From cars to electricity meters, a whole range of previously dumb machines are now smart enough to talk to each other. This is bringing about a fundamental change to both the amount and the type of data that organisations can access about their customers. The information flow, however, is not just one way. These customers also have access to more information about the products and services they use and they can share their good and bad experiences with each other much more easily.
This presents real opportunities for organisations to improve and develop products and services and communicate more effectively with their customers. It also creates a real challenge in ensuring customers trust the way an organisation is managing their data.
As Facebook discovered when it changed its privacy settings to allow others more access to profiles, this is a very sensitive subject. It resulted major media and user criticism, alongside formal complaints from regulators. Google has faced a similar backlash with its Streetview programme, with protests from residents and, in some countries, camera cars having been banned. This underlines that even companies that have been the pioneers of new technology, and have data management at the heart of their business, sometimes struggle to get the right approach to privacy.
Managing data well means organisations need to take clear action to build trust with their customers. The first step in doing this is to allow the customer to choose what personal data can be used and how it can be used. This has to be done in a clear and customer-friendly way. Again Facebook shows the pitfalls of getting this wrong. It claimed that it had clear, easy-to-use ways of managing privacy. However commentators highlighted that it had 170 privacy settings with 50 options and that customers found the process difficult and complex.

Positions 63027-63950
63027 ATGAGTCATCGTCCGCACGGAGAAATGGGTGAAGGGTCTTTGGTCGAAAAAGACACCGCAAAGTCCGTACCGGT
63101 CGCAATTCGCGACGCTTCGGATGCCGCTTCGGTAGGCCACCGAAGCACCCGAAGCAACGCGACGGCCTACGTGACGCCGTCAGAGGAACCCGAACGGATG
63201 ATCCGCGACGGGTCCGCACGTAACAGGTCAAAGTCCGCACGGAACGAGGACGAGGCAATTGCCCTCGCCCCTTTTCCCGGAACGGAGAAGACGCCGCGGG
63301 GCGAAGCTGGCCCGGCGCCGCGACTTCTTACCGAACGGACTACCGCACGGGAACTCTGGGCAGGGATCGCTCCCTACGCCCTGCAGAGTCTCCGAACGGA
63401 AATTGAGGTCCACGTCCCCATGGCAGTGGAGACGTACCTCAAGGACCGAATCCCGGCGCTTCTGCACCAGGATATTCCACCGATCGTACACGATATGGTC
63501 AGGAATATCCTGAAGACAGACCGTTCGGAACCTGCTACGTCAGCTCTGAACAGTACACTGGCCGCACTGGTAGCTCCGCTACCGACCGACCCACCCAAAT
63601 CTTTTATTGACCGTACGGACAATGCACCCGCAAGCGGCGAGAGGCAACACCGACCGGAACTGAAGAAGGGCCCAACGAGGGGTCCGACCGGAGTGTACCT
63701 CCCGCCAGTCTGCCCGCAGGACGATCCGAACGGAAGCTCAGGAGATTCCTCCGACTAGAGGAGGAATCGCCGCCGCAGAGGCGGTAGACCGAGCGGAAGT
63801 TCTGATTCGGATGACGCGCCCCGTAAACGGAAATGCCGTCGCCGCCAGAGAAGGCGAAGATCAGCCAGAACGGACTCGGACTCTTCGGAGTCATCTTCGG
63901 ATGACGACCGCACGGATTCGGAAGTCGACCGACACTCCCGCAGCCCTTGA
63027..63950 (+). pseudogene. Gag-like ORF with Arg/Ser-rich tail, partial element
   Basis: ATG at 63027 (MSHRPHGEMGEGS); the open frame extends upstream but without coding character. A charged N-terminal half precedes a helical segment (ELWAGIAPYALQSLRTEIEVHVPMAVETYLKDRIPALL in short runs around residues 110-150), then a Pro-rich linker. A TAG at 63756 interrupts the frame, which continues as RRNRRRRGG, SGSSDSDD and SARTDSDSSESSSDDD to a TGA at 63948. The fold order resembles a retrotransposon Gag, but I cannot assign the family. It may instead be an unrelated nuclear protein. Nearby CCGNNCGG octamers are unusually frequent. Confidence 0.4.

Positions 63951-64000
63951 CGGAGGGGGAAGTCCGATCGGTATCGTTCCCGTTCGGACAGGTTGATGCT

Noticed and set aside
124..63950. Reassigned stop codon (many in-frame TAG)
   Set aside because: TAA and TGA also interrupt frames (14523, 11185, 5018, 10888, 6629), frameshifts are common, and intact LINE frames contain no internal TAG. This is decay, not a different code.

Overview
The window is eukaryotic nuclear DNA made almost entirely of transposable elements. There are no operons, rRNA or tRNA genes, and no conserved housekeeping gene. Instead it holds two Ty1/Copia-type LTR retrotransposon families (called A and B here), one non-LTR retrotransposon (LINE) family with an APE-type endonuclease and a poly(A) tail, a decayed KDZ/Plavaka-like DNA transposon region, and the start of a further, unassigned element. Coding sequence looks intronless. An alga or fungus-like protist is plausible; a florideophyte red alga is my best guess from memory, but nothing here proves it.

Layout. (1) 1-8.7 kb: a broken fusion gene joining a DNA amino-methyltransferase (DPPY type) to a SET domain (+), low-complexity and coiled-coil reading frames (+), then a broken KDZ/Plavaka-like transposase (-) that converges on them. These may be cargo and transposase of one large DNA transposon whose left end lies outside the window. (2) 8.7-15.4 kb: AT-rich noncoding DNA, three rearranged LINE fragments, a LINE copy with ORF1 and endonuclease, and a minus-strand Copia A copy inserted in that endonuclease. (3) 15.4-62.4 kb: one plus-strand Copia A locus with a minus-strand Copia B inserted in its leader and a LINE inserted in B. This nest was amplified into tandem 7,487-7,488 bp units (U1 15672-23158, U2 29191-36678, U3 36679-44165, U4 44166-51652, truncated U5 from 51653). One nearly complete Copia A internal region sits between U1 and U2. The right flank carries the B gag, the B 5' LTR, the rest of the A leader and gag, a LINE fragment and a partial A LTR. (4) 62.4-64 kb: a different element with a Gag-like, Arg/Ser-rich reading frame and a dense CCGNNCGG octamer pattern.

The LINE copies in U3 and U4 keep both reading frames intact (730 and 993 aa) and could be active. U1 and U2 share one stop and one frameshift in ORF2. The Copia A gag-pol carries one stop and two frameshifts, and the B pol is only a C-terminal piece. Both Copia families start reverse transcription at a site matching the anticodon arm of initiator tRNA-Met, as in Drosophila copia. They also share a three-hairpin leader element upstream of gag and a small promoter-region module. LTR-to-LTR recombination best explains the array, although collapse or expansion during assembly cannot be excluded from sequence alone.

The second step in building trust is to help customers gain advantages from the organisation holding their data. For example, supermarkets hold data online about products a customer regularly buys and can use that data to save time when the customer next places an order. Successful companies will be those that can ensure customers benefit from the fact that the organisation knows more about their preferences. Yet it is clear that this approach will only be acceptable if it is underpinned by clear processes and a commitment to work with customers to manage any concerns about data protection and privacy.
Organisations should also not forget that the availability of more data also places much more power in the hands of customers. Online review sites from Trip Advisor to seller ratings on Amazon can all have a fundamental effect on a company’s reputation. So it is vital to ensure the communications team has the capacity to respond quickly to feedback from e-channels and manage any issues at an early stage.
Organisations that put these measures in place will be able to maximise trust and that, in turn, will encourage customer loyalty and ensure they secure the benefits of the smart world.
To understand how you can build trust in your customers and maximise the benefits of smart, please contact us now.